Philosophy of Religion
The philosophy of religion addresses not only the perennial question Is there a God?, but also the questions If there is, then what is he like? and, most important of all, What does that mean for us?
These are questions that everyone should ask themselves at some point in their lives. This site attempts to demystify the philosophy of religion, and so to help people to reach views on these questions.
Is There a God?
The first section of the site, Arguments for the Existence of God, explains the classic arguments for a positive answer to the question Is there a God? The debate concerning God’s existence has, of course, been going on for millenia. That does not mean, however, that no progress has been made. Some of the classic arguments for God’s existence have been largely abandoned, others have been refined, and new arguments or points about arguments do regularly appear. The search for an answer to the question of God’s existence should not be written off as futile simply because the question is an old one.
If There is a God, then What is He Like?
If they are successful, then none of the classic arguments for God’s existence proves exactly the same thing. The ontological argument, for instance, purports to prove the existence of a perfect being; the cosmological argument purports to prove the existence of a necessary or eternal Creator; the teleological argument purports to prove the existence of a Creator concerned with humanity. Each of these arguments, then, bears not only on the question of God’s existence, but also on the question of his nature, of what he is like.
The same can be said of many of the arguments for atheism, explained in the second section of the site. Many of these arguments seek to exploit a perceived incoherence in the traditional doctrines concerning God’s nature, raising questions as to how those doctrines are best formulated. The challenge If God is just, then how can he also be forgiving?, for instance, has led theists to understand both God’s justice and his forgiveness in ways that can be reconciled. The challenge If God is all-knowing, then how can our choices be free? has prompted a similar approach to divine omniscience and human freedom. The arguments for atheism, then, no less than the arguments for theism, influence the way that theists conceive of God, so contribute to the project of answering the question If there is a God, then what is he like?
What Does that Mean for Us?
The third question, What does that mean for us?, is asked less often than the previous two, and so is covered less explicitly by this survey of the philosophy of religion. What follows is admittedly an oversimplification, but is, I think, an accurate representation of common responses to this question.
The implications of classical theism, if it is accepted in all of its details, are clear enough: If God exists then we were created for a purpose; we are valued, loved. If God exists then we also have an incentive, not to mention a moral duty, to fulfil this purpose; our eternal fate hangs on whether we follow God, as we were created to, or rebel against his authority. Classical theism is therefore often felt to restrict our freedom, but to do so not because we are unimportant but rather because we are important and so have a duty of care to ourselves and to others. Theism thus affirms our value even as it constrains our freedom.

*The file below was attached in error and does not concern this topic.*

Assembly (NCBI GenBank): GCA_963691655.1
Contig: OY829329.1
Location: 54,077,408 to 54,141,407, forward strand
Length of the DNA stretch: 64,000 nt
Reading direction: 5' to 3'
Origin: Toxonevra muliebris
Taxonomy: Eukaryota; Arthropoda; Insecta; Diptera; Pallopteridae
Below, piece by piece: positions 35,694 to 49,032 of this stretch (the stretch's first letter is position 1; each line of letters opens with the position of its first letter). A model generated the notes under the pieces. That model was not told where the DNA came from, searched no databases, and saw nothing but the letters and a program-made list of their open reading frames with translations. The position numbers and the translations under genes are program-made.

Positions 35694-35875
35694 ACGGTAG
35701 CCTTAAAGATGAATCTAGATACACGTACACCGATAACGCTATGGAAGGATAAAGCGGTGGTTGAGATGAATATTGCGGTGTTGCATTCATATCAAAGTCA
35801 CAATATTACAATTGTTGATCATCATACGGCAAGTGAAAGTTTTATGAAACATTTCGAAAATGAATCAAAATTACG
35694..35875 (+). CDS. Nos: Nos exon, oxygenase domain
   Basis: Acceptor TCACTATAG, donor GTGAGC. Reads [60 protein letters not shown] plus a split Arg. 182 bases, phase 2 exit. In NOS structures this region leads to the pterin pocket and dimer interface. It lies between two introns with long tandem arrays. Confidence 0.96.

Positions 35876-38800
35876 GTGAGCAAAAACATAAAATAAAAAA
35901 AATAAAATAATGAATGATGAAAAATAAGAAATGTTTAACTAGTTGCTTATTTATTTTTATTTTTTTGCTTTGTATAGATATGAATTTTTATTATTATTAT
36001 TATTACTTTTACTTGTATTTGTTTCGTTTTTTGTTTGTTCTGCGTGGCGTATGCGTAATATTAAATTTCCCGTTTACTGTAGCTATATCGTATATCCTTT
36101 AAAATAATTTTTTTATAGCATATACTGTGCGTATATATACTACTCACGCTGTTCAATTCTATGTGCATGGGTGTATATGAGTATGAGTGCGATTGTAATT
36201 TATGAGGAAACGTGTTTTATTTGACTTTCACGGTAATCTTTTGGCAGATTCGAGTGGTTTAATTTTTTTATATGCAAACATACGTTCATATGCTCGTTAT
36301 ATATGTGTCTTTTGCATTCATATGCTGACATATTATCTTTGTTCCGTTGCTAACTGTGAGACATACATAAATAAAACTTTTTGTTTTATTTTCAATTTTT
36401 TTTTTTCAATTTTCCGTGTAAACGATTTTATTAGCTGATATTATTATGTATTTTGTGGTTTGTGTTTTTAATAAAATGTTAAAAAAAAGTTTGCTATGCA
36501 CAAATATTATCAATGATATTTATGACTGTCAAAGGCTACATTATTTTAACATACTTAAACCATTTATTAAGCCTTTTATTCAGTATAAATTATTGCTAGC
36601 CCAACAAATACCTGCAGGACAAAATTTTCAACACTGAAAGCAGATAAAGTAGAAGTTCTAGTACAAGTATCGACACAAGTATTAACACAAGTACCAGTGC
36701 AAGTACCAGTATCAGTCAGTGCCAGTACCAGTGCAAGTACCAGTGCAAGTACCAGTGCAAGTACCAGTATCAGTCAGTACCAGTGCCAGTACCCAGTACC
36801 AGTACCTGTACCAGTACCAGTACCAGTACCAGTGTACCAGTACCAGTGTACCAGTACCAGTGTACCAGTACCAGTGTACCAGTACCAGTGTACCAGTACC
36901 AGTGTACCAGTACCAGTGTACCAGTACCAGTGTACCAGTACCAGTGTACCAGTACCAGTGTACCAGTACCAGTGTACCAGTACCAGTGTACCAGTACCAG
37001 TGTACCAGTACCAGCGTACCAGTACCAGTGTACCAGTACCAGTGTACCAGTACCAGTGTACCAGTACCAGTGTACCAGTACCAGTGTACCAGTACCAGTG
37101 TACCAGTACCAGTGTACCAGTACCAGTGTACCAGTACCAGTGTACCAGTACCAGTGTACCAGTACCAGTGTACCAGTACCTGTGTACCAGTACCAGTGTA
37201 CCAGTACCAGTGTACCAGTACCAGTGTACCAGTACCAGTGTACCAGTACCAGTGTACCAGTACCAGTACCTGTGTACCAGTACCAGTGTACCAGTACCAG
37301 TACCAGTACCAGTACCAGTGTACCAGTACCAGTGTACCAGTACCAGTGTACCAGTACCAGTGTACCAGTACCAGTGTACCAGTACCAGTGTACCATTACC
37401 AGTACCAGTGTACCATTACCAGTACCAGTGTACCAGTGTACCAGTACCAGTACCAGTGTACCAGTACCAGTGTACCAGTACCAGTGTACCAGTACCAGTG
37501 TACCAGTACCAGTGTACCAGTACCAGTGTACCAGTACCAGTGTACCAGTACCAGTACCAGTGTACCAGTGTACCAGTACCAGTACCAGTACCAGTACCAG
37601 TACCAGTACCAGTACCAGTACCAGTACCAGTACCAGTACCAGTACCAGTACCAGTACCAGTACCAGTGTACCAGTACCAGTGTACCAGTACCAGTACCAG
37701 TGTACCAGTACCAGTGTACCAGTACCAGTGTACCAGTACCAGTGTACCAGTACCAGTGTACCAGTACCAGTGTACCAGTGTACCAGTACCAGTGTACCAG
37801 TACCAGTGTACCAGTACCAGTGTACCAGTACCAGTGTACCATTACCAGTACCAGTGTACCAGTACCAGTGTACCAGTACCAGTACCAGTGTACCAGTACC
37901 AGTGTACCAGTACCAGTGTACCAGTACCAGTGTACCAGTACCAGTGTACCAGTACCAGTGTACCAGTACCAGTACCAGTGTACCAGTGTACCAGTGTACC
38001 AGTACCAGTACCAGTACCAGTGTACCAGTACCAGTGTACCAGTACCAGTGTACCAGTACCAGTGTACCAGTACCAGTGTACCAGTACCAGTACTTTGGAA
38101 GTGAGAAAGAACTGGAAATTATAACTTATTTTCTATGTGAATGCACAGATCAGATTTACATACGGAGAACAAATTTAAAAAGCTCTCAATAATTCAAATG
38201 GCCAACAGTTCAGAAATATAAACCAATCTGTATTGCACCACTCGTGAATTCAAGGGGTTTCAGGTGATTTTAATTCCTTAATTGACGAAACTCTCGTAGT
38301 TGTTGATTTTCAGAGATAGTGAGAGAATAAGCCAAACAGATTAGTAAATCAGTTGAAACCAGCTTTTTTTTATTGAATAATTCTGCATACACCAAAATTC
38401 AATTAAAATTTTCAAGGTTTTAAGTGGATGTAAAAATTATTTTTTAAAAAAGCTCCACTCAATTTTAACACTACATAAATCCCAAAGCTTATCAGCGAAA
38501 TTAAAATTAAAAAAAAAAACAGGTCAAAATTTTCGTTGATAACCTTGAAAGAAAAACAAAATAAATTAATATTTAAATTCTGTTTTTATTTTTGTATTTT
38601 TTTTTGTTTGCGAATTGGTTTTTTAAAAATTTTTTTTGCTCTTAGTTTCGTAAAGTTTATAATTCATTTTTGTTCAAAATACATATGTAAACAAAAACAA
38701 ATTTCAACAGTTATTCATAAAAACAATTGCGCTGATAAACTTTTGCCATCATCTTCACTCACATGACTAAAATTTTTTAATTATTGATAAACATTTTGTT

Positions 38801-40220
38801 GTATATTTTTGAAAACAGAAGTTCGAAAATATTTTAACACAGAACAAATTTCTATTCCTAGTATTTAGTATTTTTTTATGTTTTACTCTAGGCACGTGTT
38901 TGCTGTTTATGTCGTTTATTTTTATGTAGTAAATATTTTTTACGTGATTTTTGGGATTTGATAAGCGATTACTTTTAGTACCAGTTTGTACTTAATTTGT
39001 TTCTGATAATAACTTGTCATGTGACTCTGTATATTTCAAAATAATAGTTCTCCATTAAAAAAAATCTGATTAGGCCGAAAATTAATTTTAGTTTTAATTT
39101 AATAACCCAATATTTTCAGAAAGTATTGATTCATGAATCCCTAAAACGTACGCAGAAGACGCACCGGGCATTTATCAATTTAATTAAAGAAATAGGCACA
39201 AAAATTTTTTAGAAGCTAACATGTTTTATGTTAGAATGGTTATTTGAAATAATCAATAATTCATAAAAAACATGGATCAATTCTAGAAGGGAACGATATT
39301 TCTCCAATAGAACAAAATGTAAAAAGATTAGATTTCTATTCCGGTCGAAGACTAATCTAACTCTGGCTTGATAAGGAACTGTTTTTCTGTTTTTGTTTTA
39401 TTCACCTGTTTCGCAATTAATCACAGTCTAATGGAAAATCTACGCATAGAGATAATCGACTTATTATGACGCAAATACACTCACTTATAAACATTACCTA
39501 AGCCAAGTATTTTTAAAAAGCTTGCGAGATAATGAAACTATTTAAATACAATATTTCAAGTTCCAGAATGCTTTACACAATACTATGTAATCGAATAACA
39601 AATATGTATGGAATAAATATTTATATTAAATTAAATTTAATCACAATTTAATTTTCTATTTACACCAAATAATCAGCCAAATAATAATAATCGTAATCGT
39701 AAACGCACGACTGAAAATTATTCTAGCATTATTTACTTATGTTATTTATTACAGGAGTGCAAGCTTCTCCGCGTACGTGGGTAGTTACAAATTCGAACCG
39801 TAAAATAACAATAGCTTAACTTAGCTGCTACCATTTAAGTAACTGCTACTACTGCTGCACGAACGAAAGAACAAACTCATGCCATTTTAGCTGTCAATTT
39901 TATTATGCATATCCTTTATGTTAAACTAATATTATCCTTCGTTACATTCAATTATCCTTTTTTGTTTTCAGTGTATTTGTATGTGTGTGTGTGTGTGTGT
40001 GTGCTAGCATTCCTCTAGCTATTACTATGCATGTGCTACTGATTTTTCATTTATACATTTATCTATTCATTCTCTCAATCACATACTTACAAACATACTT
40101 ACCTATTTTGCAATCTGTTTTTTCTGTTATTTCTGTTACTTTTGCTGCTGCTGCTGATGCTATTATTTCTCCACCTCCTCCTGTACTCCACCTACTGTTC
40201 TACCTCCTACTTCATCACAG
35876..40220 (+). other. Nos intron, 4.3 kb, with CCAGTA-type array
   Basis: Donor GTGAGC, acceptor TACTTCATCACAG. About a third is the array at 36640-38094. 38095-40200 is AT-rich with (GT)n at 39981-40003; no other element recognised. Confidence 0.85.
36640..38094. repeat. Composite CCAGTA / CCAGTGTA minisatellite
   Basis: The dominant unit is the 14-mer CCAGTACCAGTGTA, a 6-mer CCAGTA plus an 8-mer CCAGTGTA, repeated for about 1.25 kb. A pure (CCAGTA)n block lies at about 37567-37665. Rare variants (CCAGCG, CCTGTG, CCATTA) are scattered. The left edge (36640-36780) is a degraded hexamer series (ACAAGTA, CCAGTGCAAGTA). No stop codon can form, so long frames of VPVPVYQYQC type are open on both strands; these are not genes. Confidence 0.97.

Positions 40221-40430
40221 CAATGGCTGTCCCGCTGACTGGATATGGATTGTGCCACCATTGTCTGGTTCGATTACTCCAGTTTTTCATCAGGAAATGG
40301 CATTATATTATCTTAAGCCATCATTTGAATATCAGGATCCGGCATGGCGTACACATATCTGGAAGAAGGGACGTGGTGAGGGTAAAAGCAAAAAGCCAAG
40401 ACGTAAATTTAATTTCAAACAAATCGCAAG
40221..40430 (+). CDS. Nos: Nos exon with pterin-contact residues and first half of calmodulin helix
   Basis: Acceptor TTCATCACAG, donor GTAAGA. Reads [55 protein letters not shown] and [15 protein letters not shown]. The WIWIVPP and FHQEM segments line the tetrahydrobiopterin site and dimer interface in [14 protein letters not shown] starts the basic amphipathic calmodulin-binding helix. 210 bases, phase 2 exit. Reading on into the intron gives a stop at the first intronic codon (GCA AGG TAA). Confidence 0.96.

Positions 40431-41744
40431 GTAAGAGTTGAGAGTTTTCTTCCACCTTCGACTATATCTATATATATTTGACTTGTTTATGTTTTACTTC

Atheism, plausibly, exerts pressure in the opposite direction: it affirms our freedom but, it is often thought, threatens to compromise our value. In general, those who have lacked belief in a next life have thought that this makes our choices in this life all the more important. Sartre, for instance, thought that the absence of a divine Creator who defines who we are gives us absolute freedom to define ourselves. Because there is no God, there is no God-given human nature, and so each of us is, in a sense, his own Creator. We are free to be who we want to be.
Atheism has also, rightly or wrongly, been associated with a pessimistic view of human value. If we were not placed here on purpose, but are the accidental product of random processes, and if we came from the dust and will return to it, then in what sense are we important? There are, broadly speaking, two ways to respond to this question. Atheists can, on the one hand, argue that value is about what we are, rather than why or how we got here. They can thus affirm that we are special despite our inauspicious origins. Or they can, on the other hand, accept that we have no special value, but argue that it is better to reconcile oneself to this fact than it is to deceive oneself with religious belief.
Whatever conclusions we reach about these questions, the time spent answering them is time well spent. Religious belief or unbelief underpins the way that we live our lives. The more clarity and confidence we have in our beliefs on these issues, the better.